The Old Oligarch: Revealing Athens as a World Class City
"It might be suggested the ability of the allies to pay tribute is the strength of Athens" (The Old Oligarch, I, 15). Indeed. It is this characteristic in particular of the Delian League that leads it to be rightfully called the Athenian Empire. If each state had maintained its own fleet, and sent it to join the League in its expeditions, they would have held on to a significant measure of independence. Instead, a critically large enough portion of the league members abdicated control over their own military (by their own choice or by force) and simply paid cash to Athens, giving that city the ability to maintain an empire through the use of military might.
The effects of this go far beyond the imbalance of military power between Athens and her tributaries, however. The Old Oligarch lists four main areas where the existence of the Empire benefits the common people of Athens, thus giving impetus to radicalize democracy and justify the expansion and strengthening of the Empire, and giving is reason to find an ongoing justification for its existence. The first is the building of the disproportionately large Athenian navy. Second is the overall flattening of the Athenian social pyramid, raising the relative status of the lowest classes of society, and exemplified by the way that Athens becomes a magnet for aliens to live and work, and gives unusual freedom and opportunity to slaves. Third is that the allies are compelled to have their court cases tried in Athenian courts, bringing both prestige and financial reward to Athens. Finally, the centralizing effect of these things, and the obvious maritime nature of the Empire, make Athens a trading center, meaning that goods from the entire known world are available to Athens, putting at her disposal an extraordinary variety and quantity of resources. Taken more broadly, the first area, building the navy, gives direct economic and political benefit to the common people, and the three others make Athens a cosmopolitan city, with the cascading synergy of benefits and side effects that that entails.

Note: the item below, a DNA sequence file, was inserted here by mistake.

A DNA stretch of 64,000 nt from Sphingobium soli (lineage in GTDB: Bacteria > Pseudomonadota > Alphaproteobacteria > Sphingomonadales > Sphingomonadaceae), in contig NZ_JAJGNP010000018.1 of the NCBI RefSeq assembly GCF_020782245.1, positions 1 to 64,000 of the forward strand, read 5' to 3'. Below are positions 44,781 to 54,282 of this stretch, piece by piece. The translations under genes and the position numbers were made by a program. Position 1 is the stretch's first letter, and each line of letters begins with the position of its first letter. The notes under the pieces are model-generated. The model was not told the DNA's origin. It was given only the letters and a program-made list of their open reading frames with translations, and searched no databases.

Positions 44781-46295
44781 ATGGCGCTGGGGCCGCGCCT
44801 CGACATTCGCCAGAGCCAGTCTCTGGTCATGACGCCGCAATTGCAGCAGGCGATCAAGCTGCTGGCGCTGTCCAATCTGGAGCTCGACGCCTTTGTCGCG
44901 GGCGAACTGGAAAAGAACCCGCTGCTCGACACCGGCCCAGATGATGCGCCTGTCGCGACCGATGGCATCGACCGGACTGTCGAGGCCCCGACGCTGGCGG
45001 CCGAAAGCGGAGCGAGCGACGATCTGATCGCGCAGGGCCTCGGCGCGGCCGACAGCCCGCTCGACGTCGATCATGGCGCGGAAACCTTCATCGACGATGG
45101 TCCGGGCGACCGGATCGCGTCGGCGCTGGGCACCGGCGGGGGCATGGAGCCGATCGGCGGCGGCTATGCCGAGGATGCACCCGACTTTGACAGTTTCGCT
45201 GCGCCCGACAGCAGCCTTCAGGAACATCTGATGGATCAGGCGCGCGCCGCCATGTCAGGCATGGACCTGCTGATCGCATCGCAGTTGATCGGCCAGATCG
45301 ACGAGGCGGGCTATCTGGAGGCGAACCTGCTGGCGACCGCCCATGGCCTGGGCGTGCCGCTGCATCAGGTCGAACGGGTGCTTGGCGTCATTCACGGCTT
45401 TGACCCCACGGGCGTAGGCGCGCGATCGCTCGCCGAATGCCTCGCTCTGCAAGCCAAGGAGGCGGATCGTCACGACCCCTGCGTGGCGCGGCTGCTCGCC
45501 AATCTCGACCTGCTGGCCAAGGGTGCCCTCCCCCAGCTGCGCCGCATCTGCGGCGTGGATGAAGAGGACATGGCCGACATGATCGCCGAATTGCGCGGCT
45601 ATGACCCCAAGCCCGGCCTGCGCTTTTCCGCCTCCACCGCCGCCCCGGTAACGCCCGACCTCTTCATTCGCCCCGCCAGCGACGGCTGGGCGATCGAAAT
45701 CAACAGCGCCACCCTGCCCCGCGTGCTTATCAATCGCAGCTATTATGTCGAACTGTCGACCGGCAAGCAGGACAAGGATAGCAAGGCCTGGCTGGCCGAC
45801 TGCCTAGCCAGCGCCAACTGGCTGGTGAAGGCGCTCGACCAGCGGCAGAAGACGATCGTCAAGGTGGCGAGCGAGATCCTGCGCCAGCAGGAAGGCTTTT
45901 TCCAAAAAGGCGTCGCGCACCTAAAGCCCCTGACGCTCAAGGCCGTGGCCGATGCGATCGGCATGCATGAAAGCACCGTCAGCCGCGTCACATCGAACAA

In (I, 2) The Old Oligarch tells us what it means for such a magnificent navy to be built in Athens and manned by Athenians. The shipbuilding industry booms. Skilled crewmen are employed, giving greater wealth and status to the social strata just below the traditional core of the political power base, the upper middle class hoplites. Moreover, beyond the relatively few ship captains and mates that this required, hundreds of rowers had to be hired from among the common people at the expense of the Empire. This made the landless poor valuable to the state in their role of its military defenders, put coins in their pockets (well, in the folds of their robes, or whatever), and put many more jobs on the market, increasing the scarcity of unskilled labor and thus increasing their value as a labor resource, and their...